In 1539, Crown surveyors declared that Conwy, Caernarfon, and Harlech castles were unfurnished with means of defense and incapable of being defended. Another survey about 15 years later describes the castle as in utter ruin with a roofless hall and chapel. During the reign of Queen Elizabeth I, (1588-1603), Harlech Castle was used to host the Merioneth Assizes, which led to the castle undergoing some repair, making the gatehouse inhabitable. A paper from 1604 states that the castle…

standinge upon the sea side, with havnes of both sides, be maintained and kepte in reparaccion, so that his magestie may easily fortifie the same – as well as keepe the Countrey in awe from anye insurrection, or rebellion, as alsoe to resist and withstand foraine powers.

During the English Civil War between 1642 and 1648, Harlech Castle saw its last involvement in military activity. In 1644, Harlech Castle was defended on behalf of the king by its constable, Colonel William Owen of Brogyntyn. In June of 1646, the castle was under siege by a parliamentarian force. When the garrison of 16 officers and 28 soldiers finally surrendered on March 15, 1647, Harlech Castle was the last royalist castle to be lost and signified the end of the English Civil War. Parlaimentatrion forces then slighted the castle by destroying two gatehouse staircases, but the order to demolish the castle was never carried out.

Harlech Castle was transferred from the Crown to the Office of Works in 1914, responsible for its care, which conducted many repairs, including the restoration of the arches over the entrance passage of the gatehouse, general overhaul of stonework, and the excavation of the main ward. Since 1969, the castle has been maintained on behalf of the National Assembly of Wales by Cadw; Welsh Historic Monuments.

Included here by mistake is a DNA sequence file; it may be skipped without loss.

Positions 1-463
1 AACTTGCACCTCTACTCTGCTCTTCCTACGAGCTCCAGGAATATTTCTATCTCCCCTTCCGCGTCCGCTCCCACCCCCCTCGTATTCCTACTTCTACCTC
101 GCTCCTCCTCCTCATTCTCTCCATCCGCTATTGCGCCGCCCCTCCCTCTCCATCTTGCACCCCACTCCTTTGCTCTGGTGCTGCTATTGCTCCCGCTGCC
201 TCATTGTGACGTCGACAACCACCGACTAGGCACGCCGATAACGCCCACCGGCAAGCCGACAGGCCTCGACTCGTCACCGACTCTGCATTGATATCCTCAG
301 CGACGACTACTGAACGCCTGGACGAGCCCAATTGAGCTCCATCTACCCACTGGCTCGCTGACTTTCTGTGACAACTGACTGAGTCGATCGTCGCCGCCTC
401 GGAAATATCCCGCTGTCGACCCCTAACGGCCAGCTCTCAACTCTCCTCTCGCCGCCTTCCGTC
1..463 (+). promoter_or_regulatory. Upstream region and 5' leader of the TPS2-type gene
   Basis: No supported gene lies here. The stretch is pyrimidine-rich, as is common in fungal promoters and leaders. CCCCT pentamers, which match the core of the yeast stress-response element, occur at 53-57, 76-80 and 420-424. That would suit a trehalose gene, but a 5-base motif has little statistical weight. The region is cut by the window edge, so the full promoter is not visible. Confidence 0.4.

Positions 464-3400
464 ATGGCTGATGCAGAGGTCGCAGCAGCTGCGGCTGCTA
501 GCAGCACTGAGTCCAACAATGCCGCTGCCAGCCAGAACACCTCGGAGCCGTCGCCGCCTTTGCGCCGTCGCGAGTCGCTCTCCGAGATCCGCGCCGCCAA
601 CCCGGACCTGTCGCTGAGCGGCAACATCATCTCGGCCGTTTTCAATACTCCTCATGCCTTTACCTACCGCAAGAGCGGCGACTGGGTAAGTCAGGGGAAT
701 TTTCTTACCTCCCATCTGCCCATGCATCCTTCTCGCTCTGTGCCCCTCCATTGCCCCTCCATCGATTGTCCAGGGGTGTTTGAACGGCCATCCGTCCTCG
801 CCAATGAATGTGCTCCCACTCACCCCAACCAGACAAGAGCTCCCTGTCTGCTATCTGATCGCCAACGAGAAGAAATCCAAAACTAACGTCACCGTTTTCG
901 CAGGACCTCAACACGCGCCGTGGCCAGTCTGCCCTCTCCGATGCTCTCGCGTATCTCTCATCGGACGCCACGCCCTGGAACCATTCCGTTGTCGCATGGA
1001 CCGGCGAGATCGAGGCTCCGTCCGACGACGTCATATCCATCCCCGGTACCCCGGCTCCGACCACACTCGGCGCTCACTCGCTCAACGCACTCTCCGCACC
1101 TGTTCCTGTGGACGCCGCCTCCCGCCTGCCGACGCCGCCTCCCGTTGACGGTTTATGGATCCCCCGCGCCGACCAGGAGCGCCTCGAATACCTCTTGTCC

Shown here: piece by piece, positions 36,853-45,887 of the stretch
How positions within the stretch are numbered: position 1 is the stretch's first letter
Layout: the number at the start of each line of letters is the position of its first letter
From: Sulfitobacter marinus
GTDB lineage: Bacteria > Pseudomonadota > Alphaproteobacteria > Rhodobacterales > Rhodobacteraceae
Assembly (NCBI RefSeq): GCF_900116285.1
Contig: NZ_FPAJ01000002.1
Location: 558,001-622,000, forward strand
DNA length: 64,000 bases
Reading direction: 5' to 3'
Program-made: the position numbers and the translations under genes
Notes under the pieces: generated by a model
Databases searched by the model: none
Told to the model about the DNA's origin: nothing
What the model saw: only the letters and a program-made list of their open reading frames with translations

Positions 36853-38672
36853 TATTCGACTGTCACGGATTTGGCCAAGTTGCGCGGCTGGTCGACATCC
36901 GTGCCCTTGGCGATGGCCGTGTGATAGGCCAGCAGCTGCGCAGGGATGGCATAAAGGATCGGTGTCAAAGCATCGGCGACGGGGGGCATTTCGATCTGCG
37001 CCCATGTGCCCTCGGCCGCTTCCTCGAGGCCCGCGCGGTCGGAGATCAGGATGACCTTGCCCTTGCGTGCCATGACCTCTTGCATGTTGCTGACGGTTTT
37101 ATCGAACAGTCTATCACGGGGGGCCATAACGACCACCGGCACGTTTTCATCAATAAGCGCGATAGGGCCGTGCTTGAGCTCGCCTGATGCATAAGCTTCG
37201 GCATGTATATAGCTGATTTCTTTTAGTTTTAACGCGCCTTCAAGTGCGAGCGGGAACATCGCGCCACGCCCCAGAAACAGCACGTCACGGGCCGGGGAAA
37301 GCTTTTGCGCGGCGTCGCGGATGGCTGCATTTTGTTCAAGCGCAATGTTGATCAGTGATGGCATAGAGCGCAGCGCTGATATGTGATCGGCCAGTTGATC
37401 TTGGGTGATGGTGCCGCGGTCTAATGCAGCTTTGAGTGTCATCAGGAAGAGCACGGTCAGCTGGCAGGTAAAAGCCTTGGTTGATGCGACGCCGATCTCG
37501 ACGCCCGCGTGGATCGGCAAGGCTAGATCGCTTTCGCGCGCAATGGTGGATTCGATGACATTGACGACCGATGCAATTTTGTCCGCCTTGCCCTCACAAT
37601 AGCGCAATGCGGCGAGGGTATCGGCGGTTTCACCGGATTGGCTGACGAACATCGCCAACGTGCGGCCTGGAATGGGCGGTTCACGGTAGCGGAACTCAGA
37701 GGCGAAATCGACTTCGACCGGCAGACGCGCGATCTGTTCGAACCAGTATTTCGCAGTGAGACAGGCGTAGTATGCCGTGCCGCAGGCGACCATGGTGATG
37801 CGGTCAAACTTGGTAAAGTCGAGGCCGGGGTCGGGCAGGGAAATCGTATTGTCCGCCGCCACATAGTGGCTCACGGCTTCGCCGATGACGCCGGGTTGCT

In 1987, Harlech Castle, Beaumaris Castle, Caernarfon Castle, and Conwy Castle were added to the World Heritage List of Historic Sites of outstanding universal value.

Castle Highlights

Harlech Castle is a fine example of an Edwardian concentric castle. It is nestled on a rocky crag between the mountains of Snowdonia and Tremadog Bay on the northwest coast of Wales. Like Beaumaris Castle further north, it has a lower ring wall with towers surrounding higher castle walls. The lower walls are defendable from the high walls. The high walls also had the gatehouse and corner towers close enough together to defend from the other towers.

This style of castle contains no central keep, so the massive gatehouse was the main residential building. There is also the remains of a barbican in front of the gatehouse. The castle now has a modern “floating” footbridge leading from the car park through the barbican, replacing the wooden steps that were there when I last visited in 2007.

Inside the inner ward of the castle, the stone foundations of the Great Hall and kitchens are to the rear of the castle. Along the north wall are the remains of the chapel and bakehouse. Along the south wall was the granary and a second hall.

The towers, gatehouse, and wall walk along the top of the curtain wall battlements are accessible. Just be careful; there are no safety railings along the battlements, and the walls on either side are lower than knee level. Not for the faint-hearted.

From the castle, 108 steps lead down to the bottom of the castle rock to sea level, where the castle could be accessed directly from the sea before it receded over the centuries, leaving the castle isolated on its rocky perch.

Harlech Castle can be thoroughly visited in 2 hours. If you want to explore more castles on the same day, combine a visit to Criccieth Castle, save Caernarfon Castle for the next day, and couple that with a visit to Beaumaris Castle.